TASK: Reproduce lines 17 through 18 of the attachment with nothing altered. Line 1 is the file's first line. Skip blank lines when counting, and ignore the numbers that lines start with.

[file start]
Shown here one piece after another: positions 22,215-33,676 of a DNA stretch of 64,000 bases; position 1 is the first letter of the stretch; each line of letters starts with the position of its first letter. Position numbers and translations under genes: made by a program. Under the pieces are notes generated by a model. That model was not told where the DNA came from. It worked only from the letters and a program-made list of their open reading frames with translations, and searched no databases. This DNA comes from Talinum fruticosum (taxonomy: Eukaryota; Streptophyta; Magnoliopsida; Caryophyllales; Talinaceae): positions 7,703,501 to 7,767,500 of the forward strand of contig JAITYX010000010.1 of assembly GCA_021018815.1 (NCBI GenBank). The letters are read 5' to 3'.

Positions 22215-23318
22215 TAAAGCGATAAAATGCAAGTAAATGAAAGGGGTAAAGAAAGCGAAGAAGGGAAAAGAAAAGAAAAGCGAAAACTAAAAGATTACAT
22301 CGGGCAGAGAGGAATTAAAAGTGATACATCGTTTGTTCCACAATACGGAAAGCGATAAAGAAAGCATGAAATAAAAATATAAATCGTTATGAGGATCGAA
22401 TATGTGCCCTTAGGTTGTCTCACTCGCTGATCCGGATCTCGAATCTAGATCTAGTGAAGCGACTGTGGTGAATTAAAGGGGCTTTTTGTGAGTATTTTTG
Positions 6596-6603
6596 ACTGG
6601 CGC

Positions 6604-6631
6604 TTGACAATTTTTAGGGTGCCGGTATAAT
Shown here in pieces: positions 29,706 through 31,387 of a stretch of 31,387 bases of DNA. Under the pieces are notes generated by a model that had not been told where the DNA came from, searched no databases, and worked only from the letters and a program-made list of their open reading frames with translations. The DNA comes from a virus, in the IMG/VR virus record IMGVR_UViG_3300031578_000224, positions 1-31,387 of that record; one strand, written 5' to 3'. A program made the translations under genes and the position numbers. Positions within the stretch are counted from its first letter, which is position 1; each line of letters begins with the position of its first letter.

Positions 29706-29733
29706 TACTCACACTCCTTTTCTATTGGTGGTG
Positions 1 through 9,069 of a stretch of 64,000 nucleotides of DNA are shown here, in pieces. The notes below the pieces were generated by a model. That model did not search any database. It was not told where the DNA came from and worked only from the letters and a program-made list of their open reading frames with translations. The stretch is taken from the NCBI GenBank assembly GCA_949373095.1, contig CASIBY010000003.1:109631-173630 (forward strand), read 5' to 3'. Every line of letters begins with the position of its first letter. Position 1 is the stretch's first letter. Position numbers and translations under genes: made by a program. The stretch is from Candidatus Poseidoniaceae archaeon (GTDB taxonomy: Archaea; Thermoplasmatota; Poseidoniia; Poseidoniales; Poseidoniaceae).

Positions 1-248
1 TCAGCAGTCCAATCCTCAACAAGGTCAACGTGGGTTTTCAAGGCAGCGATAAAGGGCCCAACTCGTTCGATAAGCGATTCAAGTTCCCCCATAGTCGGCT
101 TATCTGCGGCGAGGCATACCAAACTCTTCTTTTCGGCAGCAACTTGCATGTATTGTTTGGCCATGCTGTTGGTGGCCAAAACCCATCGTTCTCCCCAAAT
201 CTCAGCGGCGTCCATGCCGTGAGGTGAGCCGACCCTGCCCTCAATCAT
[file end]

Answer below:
101 TATCTGCGGCGAGGCATACCAAACTCTTCTTTTCGGCAGCAACTTGCATGTATTGTTTGGCCATGCTGTTGGTGGCCAAAACCCATCGTTCTCCCCAAAT
201 CTCAGCGGCGTCCATGCCGTGAGGTGAGCCGACCCTGCCCTCAATCAT